I give an expression of care everyday to each child to make him realize that he is unique. I end each program by saying, ‘You have made this day a special day by just your being you. There is no person in the whole world like you. And I like you just the way you are.’ And I feel that if we in public television can make it clear that feelings are mentionable and manageable, we will have done a great service for mental health. (“Defending PBS”)
Mister Rodgers’ Neighborhood began airing in 1968 and remains the longest running children’s program on public television of all time, still capable of being seen on certain local syndicates (Warburton 33). Fred Rogers originally intended on joining the seminary upon graduating college, until a random TV viewing angered him into action. The show he witnessed exhibited two men hurling pies at one another, which he believed to be an indecent way of solving a fight (Rowe 105). Instead, Rogers believes that more drama can be found in two men discussing their feelings of anger than in “bopping each other over the head” (“Defending PBS”).
Fred Rogers may receive a degree of mockery for his straight-laced, buttoned-up, good-Christian-boy persona, but it is for these reasons that he has become revered as a pop culture icon. For however strange one may view his persona, another recognizes someone who is being completely and wholly true to himself. Tom Junod, a writer for Esquire magazine, described Rogers thusly, “There was an energy to him, however, a fearlessness, an unashamed insistence on intimacy; and though I tried to ask him questions about himself, he always turned the questions back on me” (1). It is in this description that Rogers mentality on life reflects the philosophy of the New Sincerity.
While producing the show, Rogers became a Presbyterian minister and earned a master’s degrees in childhood development, showcasing his concern for moral values and correct pedagogical techniques (Rowe 116). The most important thing to come from this education was his formatting of the show to speak directly to the viewer as his “television neighbor.” This direct address helps to foster a sense of intimacy, concern, and involvement for the viewer not typically seen in children’s programming. The more involved the viewer feels, the more likely they are to practice what they learn. “The ability and willingness to express oneself are part of the manifestation of each person’s individuality and uniqueness and they enable us not only to develop but to express a sense of self-esteem, self-sufficiency, self-recognition, and self-expression” (Warburton 37).
Each episode of Mister Rogers’ Neighborhood deals with such simple topics as accomplishing a task, dealing with feelings in a creative or controlled setting, and finding one’s self worth. Rogers, the host of the show, closes each episode with some variation of the statement, “You always make each day special by just your being yourself,” urging his audience members to live their lives with sincerity and authenticity (“Making Mistakes”). Citing the research of psychologist Carl Rogers, Warburton states that, “a warm positive regard for each other, an atmosphere of openness and trust, and an acceptance of each other without evaluation” (34), is paramount to effective interpersonal relationships, all of which can be found in Fred Rogers’ program.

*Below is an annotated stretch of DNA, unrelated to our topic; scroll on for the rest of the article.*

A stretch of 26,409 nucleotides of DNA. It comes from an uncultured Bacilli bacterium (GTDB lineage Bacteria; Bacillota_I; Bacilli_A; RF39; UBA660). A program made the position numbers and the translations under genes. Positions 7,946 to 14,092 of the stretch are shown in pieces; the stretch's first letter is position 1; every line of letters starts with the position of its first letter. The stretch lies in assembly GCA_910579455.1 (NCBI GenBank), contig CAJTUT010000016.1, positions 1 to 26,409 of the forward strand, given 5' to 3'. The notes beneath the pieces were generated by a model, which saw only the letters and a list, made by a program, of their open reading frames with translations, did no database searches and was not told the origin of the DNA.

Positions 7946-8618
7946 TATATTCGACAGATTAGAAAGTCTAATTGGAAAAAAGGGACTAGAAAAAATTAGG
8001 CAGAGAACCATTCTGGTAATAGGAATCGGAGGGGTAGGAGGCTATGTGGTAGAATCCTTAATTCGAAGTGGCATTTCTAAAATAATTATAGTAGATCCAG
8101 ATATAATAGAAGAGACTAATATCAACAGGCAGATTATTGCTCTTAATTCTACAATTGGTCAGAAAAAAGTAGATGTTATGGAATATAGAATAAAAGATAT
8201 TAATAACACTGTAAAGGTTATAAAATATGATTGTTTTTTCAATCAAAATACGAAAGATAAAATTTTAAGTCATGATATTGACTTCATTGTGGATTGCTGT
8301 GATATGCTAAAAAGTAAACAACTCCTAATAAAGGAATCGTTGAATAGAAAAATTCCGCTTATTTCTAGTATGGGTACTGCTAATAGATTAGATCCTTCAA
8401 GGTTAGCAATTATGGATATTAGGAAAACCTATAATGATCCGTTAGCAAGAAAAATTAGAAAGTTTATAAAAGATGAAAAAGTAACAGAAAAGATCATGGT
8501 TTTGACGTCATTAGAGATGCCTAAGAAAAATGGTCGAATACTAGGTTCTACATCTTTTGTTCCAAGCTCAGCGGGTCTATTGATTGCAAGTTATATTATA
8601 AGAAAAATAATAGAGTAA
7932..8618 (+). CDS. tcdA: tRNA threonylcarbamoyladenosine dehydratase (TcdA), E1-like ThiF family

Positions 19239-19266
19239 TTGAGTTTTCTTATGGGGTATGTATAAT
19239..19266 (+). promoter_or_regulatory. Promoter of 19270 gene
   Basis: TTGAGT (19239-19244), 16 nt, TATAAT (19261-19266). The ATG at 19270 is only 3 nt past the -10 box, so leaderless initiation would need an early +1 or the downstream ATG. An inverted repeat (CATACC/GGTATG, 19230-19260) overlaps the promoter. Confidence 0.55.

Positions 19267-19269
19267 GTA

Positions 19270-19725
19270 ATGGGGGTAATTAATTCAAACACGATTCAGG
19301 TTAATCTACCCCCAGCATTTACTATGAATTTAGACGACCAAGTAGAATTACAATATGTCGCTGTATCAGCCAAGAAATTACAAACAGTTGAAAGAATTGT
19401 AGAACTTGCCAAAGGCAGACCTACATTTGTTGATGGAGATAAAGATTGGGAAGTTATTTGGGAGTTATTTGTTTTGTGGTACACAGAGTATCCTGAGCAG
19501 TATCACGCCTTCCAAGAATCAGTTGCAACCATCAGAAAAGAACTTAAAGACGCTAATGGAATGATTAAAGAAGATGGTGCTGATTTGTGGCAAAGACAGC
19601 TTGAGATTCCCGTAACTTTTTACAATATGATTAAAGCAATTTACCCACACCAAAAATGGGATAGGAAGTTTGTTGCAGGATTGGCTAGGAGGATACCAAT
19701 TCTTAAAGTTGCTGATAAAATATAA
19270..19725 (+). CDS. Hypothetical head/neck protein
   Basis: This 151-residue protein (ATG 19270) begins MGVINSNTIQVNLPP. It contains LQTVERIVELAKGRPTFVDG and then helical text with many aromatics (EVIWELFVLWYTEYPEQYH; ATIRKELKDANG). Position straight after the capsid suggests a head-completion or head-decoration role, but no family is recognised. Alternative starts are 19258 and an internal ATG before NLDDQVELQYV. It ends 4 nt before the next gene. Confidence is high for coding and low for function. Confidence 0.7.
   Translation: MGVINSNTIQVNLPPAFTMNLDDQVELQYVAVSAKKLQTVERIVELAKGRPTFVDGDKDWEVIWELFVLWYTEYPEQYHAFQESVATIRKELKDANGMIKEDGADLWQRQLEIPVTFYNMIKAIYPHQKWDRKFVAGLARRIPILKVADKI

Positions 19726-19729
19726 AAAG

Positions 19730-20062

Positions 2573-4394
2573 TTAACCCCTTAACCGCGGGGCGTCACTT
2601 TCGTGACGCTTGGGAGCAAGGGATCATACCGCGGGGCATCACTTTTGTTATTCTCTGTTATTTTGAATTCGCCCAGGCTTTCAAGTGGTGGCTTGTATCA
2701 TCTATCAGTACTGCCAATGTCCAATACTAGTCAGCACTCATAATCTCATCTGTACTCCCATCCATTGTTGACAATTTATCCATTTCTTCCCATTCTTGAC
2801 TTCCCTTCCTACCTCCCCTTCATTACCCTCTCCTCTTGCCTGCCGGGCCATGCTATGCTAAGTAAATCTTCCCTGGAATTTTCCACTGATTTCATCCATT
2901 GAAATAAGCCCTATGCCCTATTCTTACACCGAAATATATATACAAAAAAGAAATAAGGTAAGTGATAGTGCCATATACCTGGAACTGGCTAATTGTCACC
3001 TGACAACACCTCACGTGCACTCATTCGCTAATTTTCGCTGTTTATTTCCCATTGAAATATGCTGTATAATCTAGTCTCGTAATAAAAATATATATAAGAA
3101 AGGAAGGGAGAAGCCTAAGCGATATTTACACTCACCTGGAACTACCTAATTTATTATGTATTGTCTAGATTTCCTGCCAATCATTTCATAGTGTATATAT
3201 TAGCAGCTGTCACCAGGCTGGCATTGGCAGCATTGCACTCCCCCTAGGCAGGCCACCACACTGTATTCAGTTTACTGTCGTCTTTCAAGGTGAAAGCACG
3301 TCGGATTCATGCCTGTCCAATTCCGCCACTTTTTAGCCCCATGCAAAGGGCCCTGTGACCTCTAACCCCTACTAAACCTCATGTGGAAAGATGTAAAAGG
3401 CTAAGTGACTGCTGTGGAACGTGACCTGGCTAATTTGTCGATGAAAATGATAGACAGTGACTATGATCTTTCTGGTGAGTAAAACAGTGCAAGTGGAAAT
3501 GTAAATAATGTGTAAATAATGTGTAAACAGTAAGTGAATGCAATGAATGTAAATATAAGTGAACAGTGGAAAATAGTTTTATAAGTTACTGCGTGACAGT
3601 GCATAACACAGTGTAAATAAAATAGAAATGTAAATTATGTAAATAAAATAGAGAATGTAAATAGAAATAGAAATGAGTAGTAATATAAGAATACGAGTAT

On the other hand, Cartoon Network’s children’s program Adventure Time, extols New Sincerity philosophy in a completely different manner. One would assume the story of a young boy and his dog wandering a post-apocalyptic Earth wouldn’t be fitting for a children’s television show, but creator Pendleton Ward defied that notion. David Ewalt of Forbes magazine described the show as, “one of the funniest, sweetest, and weirdest programs on television” (14). What makes Adventure Time truly unique is the element that keeps fans coming back for more; Ward has decided to age his characters with the age of the voice actors. Finn, the protagonist of the show, is voiced by Jeremy Shada, who was 13 when he began playing the character. As he has aged, his voice has deepened and has allowed opportunities for the show to explore deeper and more mature issues, such as dealing with adolescence, parental anxiety, dating, and finding one’s purpose (Franich 1). With these elements, the show has a clear appeal to a New Sincerity philosophy by exploring issues of self.
An interesting aspect of the show is its audience appeal beyond children alone. “This is a coming-of-age story, and like Harry Potter, Adventure Time has matured with its protagonists” (Franich 1). The show frequently includes “near-psychedelic transitions” and “absurdly abrupt episode conclusions,” that are appealing to “a stoner crowd” (Nelson 1). In addition, the animators and writers frequently interact with audience members over the internet through Tumblr, personal blogs, fan art, and music demos (Nelson 1). “The transparency is surely something that appeals to people who spend a lot of time on the Internet, (read: college students)” (1) says Jenny Nelson, a writer for New York University’s student blog.